Forest Service requests public input on off-highway-vehicle grants

A Jeep muscles over rocks along a Stanislaus National Forest OHV route near Alpine Lake off Highway 4.

The Stanislaus National Forest recently completed three off-highway vehicle (OHV) grant applications for more than $1.3 million. Drafted to fund maintenance and patrol projects, grant proposals were submitted to the California State Parks Off-Highway Motor Vehicle Recreation Division, according to Diana Fredlund, a public information officer with the Stanislaus National Forest.

If awarded, funds would be received around the beginning of the fiscal year in October.

Public comments may be submitted from March 5 to May 6, 2019.

With two additional grants for law enforcement and ground operations, forest recreation specialists and OHV managers are requesting twice as much as they applied for last year, primarily due to trail damage from extreme weather events and delays in maintenance projects during the federal government shutdown, according to Miguel Macias, a public service staff officer with the Summit Ranger District.

The ground operations grant will fund maintenance of OHV campground facilities – including taking out trash and cleaning bathrooms – in addition to restoring eroded trails, clearing fallen logs and unclogging breached culverts.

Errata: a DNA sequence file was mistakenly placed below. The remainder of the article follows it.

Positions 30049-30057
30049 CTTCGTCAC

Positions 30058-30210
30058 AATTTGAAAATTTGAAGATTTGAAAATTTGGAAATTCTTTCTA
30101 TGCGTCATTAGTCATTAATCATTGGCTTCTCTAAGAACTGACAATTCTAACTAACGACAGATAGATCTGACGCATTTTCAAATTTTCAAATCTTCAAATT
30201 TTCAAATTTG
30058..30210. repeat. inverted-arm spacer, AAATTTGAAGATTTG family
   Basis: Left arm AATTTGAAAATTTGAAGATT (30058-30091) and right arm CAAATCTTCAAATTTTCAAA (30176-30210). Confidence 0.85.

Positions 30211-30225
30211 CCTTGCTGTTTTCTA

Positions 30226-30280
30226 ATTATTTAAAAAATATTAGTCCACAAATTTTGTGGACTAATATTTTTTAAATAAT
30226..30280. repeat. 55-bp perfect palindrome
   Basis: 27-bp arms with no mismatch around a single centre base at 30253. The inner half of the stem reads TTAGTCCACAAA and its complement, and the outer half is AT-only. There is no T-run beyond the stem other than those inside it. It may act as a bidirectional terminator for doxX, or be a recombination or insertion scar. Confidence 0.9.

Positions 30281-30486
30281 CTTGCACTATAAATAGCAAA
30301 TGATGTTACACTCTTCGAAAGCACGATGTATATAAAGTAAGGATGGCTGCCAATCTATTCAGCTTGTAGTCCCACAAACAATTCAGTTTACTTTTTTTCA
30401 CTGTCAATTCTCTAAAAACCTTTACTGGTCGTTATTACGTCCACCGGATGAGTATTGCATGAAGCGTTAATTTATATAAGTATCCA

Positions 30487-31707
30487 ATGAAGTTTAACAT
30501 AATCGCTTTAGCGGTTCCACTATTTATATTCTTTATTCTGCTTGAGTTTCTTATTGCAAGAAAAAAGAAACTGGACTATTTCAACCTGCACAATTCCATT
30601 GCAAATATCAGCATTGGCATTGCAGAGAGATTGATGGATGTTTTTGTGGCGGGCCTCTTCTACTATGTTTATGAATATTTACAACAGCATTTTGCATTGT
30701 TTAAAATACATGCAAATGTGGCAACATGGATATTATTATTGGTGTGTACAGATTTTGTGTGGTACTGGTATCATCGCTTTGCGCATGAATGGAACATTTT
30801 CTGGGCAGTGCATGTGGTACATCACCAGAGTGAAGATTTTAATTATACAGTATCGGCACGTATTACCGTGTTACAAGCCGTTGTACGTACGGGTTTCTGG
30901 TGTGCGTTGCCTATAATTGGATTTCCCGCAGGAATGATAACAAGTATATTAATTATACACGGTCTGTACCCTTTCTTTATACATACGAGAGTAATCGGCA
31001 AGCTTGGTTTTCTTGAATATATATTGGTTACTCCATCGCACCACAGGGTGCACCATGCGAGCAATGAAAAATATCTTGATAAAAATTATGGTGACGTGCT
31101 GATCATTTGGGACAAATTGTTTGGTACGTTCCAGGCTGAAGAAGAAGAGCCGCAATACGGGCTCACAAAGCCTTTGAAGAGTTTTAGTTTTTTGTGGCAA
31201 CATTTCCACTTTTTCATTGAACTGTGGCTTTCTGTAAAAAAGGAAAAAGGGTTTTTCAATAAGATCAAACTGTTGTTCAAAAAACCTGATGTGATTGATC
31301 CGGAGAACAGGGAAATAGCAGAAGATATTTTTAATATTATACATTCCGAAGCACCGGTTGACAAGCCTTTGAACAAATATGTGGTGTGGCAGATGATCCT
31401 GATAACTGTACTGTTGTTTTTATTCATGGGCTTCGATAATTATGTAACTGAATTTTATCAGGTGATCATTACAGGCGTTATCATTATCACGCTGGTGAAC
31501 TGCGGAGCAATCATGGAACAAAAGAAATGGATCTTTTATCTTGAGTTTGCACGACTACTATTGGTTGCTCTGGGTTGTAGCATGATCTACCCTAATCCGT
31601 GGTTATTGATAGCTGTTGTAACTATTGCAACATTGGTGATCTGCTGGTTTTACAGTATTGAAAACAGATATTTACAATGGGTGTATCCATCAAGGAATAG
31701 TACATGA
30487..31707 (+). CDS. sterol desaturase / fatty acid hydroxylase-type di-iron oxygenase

The restoration grant will cover repair costs for vehicle damage on undesignated forest routes.

Oftentimes when drivers approach a dead end on a designated Forest Service road, “OHVers might want to find another route,” Macias told the Enterprise in a phone interview Tuesday. “They’ll go explore and that causes impacts to the forest.”

Work will include hand crews removing tracks, and placing boulders, bollards and signs to mark the ends of routes.

The third grant aims to increase patrol presence to discourage drivers from traveling on undesignated forest land as well.

Forest protection officers are authorized to write citations based on state OHV regulations, but much of the work involves educating visitors and ensuring safety on trails, Macias said.

“These grants are vital for a successful OHV program on the forest,” said Beth Martinez, public service staff officer for the Stanislaus National Forest in a recent press release. “Equally important is input from the OHV community that enjoys off-highway recreation. Their input on the program helps us provide quality recreation.”

Visit the OHV grant applications webpage to submit a comment.

For more information, contact Martinez at (209) 288-6307.



Davis graduated from UC Santa Cruz with a degree in Environmental Studies. He covers environmental issues, agriculture, fire and local government. Davis spends his free time playing guitar and hiking with his dog, Penny.

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